The impact of COVID-19 on healthcare workers

posted on January 23, 2022 | Author DR. SHEIKH MANSOOR SHAFI AND DR. SUHAÏB SHAMAS

Integrity, compassion, selflessness, continuous improvement, excellence, working in partnership – these are the values ​​of medical professionalism, but much of the thinking around medical professionalism remains rooted in an idealized, traditional and paternalistic basis of self-sacrifice and service to humanity, in which the perceived good physician prioritizes the care of his patient above all else. The mental and physical stresses caused by meeting this standard can aggravate many of the factors that affect physician well-being, including the balance between family and work life. While other aspects of professionalism, such as autonomy, have been eroded, do we end up with a shell of values ​​that have become harmful to doctors and their well-being?

The outbreak has strained already overstretched, understaffed and underfunded health systems. COVID-19 has pushed doctors and healthcare professionals to their professional limits, harming their health and well-being. . During pandemics, fundamental concepts of medical professionalism have been challenged, including the importance of patient well-being, patient autonomy, and social justice. Many doctors around the world have had to adapt their practices, prioritize patient care and make difficult decisions based on limited resources, such as delaying and withdrawing potentially life-saving drugs. Doctors have had to balance their own danger with their responsibility to care for patients, as well as professional and caring obligations for family members in high-risk groups.

Over 300,000 healthcare workers in 79 countries have been infected with COVID-19, with over 7,000 deaths and many more suffering from stress, burnout and moral damage.

Looking back over the past few months, several factors may have exacerbated the fatigue and burnout of physicians and other associated personnel, including the anticipated, and now suffered, overload of the health system’s capacity to respond to the pandemic, as well as the elevated risk to frontline healthcare workers and their families due to constant exposure. Physicians’ discomfort is caused by a variety of circumstances, including feelings of vulnerability or lack of control, worries about their own health, spreading infection to family and others, and isolation. They also have to deal with critically ill patients who are more likely to develop complications and have a higher mortality rate.

Certain cultural attitudes have continually underinvested in healthcare professionals by pressuring physicians to do more at the expense of their own health. The COVID-19 outbreak has exacerbated these issues. This pandemic, combined with the worsening of the health crisis, has posed a number of physiological and psychological problems for healthcare personnel. This increased the doctors’ workload and stress, as well as violent attacks. Healthcare workers are willing to put their lives and the health of their families on the line to save others despite their meager financial means and, in some cases, lack of equipment or medicine. Physicians frequently encounter enraged patients and families, particularly when counseling them on their diagnosis of COVID-19 or informing them that a patient has died. Often, some of the patient’s family members dispute the diagnosis and accuse the doctors of rigging the results. In frenzied assaults, they use physical and verbal aggression against doctors, destroy rooms and machines, and forcefully invade doctors’ toilets. It is not surprising that there is a high percentage of stress and burnout at work. To better secure and defend our medical personnel in the future, a system-level approach to addressing the difficulties generated by COVID-19 is urgently needed.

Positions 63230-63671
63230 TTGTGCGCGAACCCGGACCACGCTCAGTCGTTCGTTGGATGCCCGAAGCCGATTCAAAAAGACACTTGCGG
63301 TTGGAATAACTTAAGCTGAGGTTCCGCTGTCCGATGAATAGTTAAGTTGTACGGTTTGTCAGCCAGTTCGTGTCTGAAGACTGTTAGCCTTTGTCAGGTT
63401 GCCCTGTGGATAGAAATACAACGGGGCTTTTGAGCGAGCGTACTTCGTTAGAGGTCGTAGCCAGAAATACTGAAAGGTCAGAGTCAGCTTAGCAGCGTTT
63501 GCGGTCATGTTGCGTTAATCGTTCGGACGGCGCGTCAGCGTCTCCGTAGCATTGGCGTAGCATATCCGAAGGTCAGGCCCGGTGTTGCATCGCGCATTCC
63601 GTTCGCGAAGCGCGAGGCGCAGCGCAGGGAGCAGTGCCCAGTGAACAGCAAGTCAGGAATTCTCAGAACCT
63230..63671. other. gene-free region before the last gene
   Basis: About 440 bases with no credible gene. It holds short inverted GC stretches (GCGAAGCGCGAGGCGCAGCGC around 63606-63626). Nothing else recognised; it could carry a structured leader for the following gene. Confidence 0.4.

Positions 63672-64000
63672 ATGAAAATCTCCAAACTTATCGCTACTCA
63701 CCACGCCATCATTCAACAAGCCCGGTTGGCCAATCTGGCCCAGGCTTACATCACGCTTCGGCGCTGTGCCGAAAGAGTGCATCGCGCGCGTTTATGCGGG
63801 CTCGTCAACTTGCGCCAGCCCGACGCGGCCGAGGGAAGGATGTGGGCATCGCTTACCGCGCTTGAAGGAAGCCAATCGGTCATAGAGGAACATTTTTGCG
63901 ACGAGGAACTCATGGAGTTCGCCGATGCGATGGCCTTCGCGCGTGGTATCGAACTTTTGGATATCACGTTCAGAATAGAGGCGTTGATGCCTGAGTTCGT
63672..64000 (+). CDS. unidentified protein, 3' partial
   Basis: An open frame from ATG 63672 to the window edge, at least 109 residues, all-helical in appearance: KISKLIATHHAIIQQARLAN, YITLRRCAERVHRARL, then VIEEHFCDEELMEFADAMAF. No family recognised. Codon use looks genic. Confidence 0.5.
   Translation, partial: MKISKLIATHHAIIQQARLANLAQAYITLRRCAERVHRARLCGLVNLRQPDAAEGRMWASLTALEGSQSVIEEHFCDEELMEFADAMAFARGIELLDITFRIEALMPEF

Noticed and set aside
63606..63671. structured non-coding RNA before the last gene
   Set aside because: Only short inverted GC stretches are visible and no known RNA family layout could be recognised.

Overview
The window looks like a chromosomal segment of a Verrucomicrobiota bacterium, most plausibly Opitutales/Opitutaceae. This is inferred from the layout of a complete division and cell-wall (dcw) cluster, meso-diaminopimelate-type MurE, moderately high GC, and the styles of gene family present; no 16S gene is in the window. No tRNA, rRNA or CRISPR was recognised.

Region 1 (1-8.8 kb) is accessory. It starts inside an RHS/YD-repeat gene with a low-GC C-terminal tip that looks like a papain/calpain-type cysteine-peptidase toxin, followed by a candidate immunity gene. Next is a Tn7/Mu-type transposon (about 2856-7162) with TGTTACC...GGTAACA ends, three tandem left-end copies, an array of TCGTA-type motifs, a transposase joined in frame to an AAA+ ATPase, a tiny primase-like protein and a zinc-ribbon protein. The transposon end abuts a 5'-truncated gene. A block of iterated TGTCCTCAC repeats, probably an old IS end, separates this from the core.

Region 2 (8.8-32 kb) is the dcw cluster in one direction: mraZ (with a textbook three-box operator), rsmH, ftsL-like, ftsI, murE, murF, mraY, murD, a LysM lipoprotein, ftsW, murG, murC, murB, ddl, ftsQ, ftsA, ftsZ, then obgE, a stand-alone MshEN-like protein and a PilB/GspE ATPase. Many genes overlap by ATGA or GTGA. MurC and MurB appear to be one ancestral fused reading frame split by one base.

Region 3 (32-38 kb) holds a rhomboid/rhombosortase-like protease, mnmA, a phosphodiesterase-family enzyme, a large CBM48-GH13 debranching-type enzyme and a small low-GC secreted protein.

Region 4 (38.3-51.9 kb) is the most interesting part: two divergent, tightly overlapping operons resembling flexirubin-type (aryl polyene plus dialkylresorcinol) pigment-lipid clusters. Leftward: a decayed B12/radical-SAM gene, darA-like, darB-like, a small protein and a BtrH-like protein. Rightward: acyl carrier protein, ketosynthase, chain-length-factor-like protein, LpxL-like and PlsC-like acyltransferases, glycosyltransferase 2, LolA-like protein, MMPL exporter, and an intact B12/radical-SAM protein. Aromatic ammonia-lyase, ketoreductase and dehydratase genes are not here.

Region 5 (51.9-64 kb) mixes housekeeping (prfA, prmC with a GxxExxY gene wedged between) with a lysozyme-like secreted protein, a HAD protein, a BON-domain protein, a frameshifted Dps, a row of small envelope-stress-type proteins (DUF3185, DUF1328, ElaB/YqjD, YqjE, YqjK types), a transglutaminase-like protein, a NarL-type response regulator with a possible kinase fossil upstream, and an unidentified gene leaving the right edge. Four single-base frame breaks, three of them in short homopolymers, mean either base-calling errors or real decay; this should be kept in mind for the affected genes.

Physicians and those in their care will benefit from a rebuilt professionalism that integrates the agendas of the right to health, equality, social justice, diversity and inclusion, the well-being of physicians and workforce planning. As an integral part of professionalism and at the heart of patient care, these methods must emphasize organizational culture and the well-being of workers. Optimizing the efficiency of healthcare systems, improving the patient experience, promoting population health and reducing costs can all be achieved by improving the working lives of clinicians.

Several wellness initiatives for physicians have been well received during COVID-19. They must, however, be complemented by organizational initiatives such as flexible working arrangements, better cooperation, reduced administrative burden and efficient use of technology. Throughout the COVID-19 pandemic, health workers must be properly supported. The medical profession, health care institutions and society all have a role to play in ensuring that this help is available.

(The authors are associated with SKIMS Soura Advanced Center for Human Genetics. [email protected])

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